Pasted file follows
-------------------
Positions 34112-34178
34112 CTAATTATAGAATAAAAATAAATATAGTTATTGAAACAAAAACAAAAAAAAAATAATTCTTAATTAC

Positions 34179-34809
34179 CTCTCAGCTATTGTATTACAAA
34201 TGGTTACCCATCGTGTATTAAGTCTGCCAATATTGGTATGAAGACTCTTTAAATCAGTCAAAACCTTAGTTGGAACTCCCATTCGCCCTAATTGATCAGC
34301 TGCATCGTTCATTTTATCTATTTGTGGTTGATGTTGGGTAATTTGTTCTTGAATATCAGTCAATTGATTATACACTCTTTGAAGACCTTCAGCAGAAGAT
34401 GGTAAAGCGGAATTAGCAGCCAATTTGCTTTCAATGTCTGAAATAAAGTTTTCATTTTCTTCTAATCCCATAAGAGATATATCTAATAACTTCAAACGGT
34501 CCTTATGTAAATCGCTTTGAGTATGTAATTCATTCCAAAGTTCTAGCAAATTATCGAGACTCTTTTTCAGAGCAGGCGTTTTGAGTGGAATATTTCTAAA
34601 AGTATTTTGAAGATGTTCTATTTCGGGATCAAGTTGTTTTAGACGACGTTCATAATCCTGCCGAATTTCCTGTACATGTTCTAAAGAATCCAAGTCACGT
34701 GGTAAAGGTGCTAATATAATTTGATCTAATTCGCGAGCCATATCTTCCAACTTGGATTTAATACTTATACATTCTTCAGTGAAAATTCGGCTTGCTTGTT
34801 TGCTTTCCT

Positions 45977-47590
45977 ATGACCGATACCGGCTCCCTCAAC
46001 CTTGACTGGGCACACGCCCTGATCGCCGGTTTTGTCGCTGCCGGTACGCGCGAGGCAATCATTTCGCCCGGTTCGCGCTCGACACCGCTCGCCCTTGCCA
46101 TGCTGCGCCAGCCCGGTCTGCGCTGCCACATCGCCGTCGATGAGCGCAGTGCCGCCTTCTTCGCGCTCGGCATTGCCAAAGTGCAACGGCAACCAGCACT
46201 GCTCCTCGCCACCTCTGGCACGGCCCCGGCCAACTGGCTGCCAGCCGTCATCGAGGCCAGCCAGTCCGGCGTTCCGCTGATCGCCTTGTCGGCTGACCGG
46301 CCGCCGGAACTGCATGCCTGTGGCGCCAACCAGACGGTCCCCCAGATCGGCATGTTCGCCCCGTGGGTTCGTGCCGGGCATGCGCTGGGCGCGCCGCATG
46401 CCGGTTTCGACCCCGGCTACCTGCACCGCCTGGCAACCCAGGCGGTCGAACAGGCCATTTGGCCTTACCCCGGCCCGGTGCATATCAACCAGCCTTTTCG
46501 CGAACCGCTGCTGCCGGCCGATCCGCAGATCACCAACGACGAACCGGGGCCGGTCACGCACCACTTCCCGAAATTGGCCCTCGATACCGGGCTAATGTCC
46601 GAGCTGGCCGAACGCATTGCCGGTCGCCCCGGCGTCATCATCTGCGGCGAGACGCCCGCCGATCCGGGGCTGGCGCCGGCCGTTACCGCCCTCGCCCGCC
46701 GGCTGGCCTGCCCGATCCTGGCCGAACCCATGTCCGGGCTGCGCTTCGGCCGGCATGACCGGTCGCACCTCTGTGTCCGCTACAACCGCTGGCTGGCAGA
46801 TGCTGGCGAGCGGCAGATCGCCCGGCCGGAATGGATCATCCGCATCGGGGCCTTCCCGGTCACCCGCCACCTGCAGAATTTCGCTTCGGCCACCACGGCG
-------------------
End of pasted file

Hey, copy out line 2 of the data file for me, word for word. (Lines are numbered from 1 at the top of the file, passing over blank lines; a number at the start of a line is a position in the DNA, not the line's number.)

34112 CTAATTATAGAATAAAAATAAATATAGTTATTGAAACAAAAACAAAAAAAAAATAATTCTTAATTAC